Both LA Observed and LAist are reporting that the current owners of the Beverly Hilton hotel are making plans to remodel and expand the property to incorporate three high-priced high-rise condo towers. One victim of the project: the Beverly Hills outpost of that fons et origo of Tiki culture, Trader Vic's. LA Observed's Kevin Roderick writes:
The existing hotel, recently remodeled, would remain. The Beverly Hilton's 1950s modern styling, with lanais on the rooms overlooking the pool, has its fans. The hotel was for a time the L.A. flagship of the Hilton chain and served as the Western White House for President John Kennedy. But Trader Vic's— that place would be missed by lots of people.
The Beverly Hills restaurant is not the original: that would be up north in Oakland, as the official history would have it:
In 1932, with a nest egg of $700 and carpentry help from his wife's brothers - plus his mother's pot-bellied stove and oven - the ebullient Victor [Bergeron] built a cozy pub across the street from the store and called it Hinky Dink's. His pungent vocabulary and ribald air made him a popular host, as did his potent tropical cocktail concoctions and delicious Americanized adaptations of Polynesian food.
Soon one of the most popular watering holes in Northern California's Bay Area, the place attracted sophisticated urbanites like writers Herb Caen and Lucius Beebe. By 1936, when Caen wittily wrote that the 'best restaurant in San Francisco is in Oakland,' Vic had become 'The Trader' and Hinky Dink's had become 'Trader Vic's,' complete with a showpiece Chinese oven. Its South Pacific theme 'intrigues everyone. You think of beaches and moonlight and pretty girls. It is complete escape,' Vic said at the time. Among Trader Vic's more tantalizing legacies is the original Mai Tai, the bracingly refreshing rum cocktail he created at the restaurant in 1944 and introduced to the Hawaiian islands in the 1950s. Tahitian for 'the very best,' Mai Tai became the slogan for his entire operation.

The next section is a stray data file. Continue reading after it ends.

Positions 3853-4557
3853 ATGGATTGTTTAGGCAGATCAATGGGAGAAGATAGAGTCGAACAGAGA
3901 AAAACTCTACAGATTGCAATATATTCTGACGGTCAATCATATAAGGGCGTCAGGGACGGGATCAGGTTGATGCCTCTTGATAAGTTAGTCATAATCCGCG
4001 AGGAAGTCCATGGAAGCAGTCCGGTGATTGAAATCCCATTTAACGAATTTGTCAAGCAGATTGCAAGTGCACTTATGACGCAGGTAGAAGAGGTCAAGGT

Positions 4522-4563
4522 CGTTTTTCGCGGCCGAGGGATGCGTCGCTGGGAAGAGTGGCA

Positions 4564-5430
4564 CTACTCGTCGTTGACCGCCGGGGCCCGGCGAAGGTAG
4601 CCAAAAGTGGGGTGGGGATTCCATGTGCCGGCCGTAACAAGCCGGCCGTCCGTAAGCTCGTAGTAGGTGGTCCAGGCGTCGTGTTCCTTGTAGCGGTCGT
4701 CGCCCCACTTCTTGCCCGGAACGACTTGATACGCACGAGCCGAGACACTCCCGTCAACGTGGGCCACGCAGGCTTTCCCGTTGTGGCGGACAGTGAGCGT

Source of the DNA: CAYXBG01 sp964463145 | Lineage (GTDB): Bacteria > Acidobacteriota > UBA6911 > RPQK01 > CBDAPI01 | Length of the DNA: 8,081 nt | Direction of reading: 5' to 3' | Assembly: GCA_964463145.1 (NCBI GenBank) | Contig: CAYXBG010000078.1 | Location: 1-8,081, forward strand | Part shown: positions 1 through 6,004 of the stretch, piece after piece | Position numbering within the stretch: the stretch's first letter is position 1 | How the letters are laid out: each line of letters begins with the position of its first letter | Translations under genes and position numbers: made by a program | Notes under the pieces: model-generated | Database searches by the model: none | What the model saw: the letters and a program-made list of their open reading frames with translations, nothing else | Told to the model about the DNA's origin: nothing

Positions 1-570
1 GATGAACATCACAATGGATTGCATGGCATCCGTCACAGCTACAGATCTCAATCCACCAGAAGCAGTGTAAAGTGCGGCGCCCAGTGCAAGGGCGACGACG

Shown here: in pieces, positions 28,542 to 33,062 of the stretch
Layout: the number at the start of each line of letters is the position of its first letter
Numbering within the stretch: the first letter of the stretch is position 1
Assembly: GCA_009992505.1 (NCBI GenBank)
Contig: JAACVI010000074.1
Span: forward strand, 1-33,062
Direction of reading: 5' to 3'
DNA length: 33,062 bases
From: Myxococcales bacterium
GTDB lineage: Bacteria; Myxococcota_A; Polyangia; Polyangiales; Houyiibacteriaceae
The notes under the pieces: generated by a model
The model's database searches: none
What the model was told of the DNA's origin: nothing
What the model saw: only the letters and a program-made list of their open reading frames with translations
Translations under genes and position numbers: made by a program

I have been unable to find any online confirmation of my favorite Trader Vic's detail: in the mid-1970's founder Vic Bergeron was caught up in the "Pyramid Power" craze then sweeping the nation. Convinced of their efficacy in improving the aging of wines, he had pyramids installed in the wine cellars of many of the restaurants. It is uncertain whether a belief in such stuff can be traced to one (or more) too many of those famous Mai-Tais.
And yes, I realize that the werewolves, and their bespoke tailors, are most likely still hanging out at this branch.